Azacyclonol

Title: Azacyclonol
CAS Registry Number: 115-46-8
CAS Name: a,a-Diphenyl-4-piperidinemethanol
Additional Names: a-(4-piperidyl)benzhydrol; diphenyl (g-pyridyl)carbinol; gamma-pipradrol
Manufacturers' Codes: MER-17
Molecular Formula: C18H21NO
Molecular Weight: 267.37
Percent Composition: C 80.86%, H 7.92%, N 5.24%, O 5.98%
Literature References: Prepd by hydrogenation of a,a-diphenyl-4-pyridinemethanol: Schumann et al., US 2804422 (1957 to Merrell).
Properties: Crystals, mp 160-161°.
Melting point: mp 160-161°
Derivative Type: Hydrochloride
CAS Registry Number: 1798-50-1
Trademarks: Frenquel (Cassenne); Frenoton (Draco)
Molecular Formula: C18H21NO.HCl
Molecular Weight: 303.83
Percent Composition: C 71.16%, H 7.30%, N 4.61%, O 5.27%, Cl 11.67%
Properties: Crystals from butanone, mp 283-285°. Slightly bitter taste. Moderately sol in water.
Melting point: mp 283-285°
Therap-Cat: Anxiolytic.
Status: This monograph has been retired and is no longer subject to revision or update.
Azafenidin Azafrin Azamethonium Bromide Azanidazole Azaperone

Azacyclonol
Azacyclonol.png
Systematic (IUPAC) name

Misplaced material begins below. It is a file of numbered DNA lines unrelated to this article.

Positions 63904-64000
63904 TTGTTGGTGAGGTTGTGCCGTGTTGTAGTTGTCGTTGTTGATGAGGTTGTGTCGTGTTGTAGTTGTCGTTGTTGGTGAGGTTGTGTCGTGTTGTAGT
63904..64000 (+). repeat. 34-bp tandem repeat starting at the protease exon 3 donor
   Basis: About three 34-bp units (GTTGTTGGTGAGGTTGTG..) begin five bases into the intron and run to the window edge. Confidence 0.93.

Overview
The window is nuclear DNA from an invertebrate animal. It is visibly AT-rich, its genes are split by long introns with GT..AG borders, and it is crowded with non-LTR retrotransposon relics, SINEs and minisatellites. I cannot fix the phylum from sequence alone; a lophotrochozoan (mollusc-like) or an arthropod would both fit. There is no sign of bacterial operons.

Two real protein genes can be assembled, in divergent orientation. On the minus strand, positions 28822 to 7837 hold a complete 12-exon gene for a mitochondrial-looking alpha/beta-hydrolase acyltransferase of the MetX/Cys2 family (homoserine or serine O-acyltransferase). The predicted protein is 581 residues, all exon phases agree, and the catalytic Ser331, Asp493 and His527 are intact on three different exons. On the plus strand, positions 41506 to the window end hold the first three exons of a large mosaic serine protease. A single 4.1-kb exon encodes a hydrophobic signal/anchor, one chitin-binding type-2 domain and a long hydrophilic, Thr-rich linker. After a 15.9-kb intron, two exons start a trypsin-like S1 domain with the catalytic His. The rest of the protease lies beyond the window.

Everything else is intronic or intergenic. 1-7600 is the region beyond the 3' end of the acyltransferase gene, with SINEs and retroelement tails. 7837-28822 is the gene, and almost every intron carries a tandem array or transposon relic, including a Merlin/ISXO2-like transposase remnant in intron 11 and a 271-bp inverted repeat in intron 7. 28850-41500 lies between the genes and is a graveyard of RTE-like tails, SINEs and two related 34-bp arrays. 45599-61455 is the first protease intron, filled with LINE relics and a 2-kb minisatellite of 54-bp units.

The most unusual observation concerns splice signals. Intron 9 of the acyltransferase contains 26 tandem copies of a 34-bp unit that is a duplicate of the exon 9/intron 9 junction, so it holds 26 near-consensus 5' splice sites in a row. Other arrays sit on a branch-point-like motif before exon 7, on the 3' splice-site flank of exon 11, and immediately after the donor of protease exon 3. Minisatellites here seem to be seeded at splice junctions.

Diphenyl(piperidin-4-yl)methanol
Clinical data
Legal status Prescription only
Routes Oral
Identifiers
CAS number 115-46-8 N
1798-50-1 (HCl)
ATC code None
PubChem CID 15723
ChemSpider 14952 YesY
UNII 2MMR990PEM YesY
ChEMBL CHEMBL127508 YesY
Synonyms MER-17, MDL-4,829
Chemical data
Formula C18H21NO 
Mol. mass 267.37 g/mol
 N (what is this?)  (verify)

Azacyclonol (trade names Ataractan, Calmeran, Frenoton, Frenquel, Psychosan), also known as γ-pipradol, is a drug which is a so-called ataractive, or agent which diminishes hallucinations in psychotic individuals.[1][2] It has also been called a tranquilizer and antipsychotic, though these definitions are not accurate as it does not actually possess such properties. Despite being a positional isomer of pipradrol, it is not a psychostimulant, and instead has mild depressant effects.[1][3]

The drug was introduced in Europe in the mid-1950s for the treatment of schizophrenia likely on account of the fact that it was found to attenuate the subjective psychedelic effects of LSD and mescaline in humans.[1][4] However, due to poor and mixed clinical effectiveness[4] it never gained widespread acceptance and was eventually discontinued.

The antihistamine agent terfenadine produces azacyclonol as an active major metabolite.[5]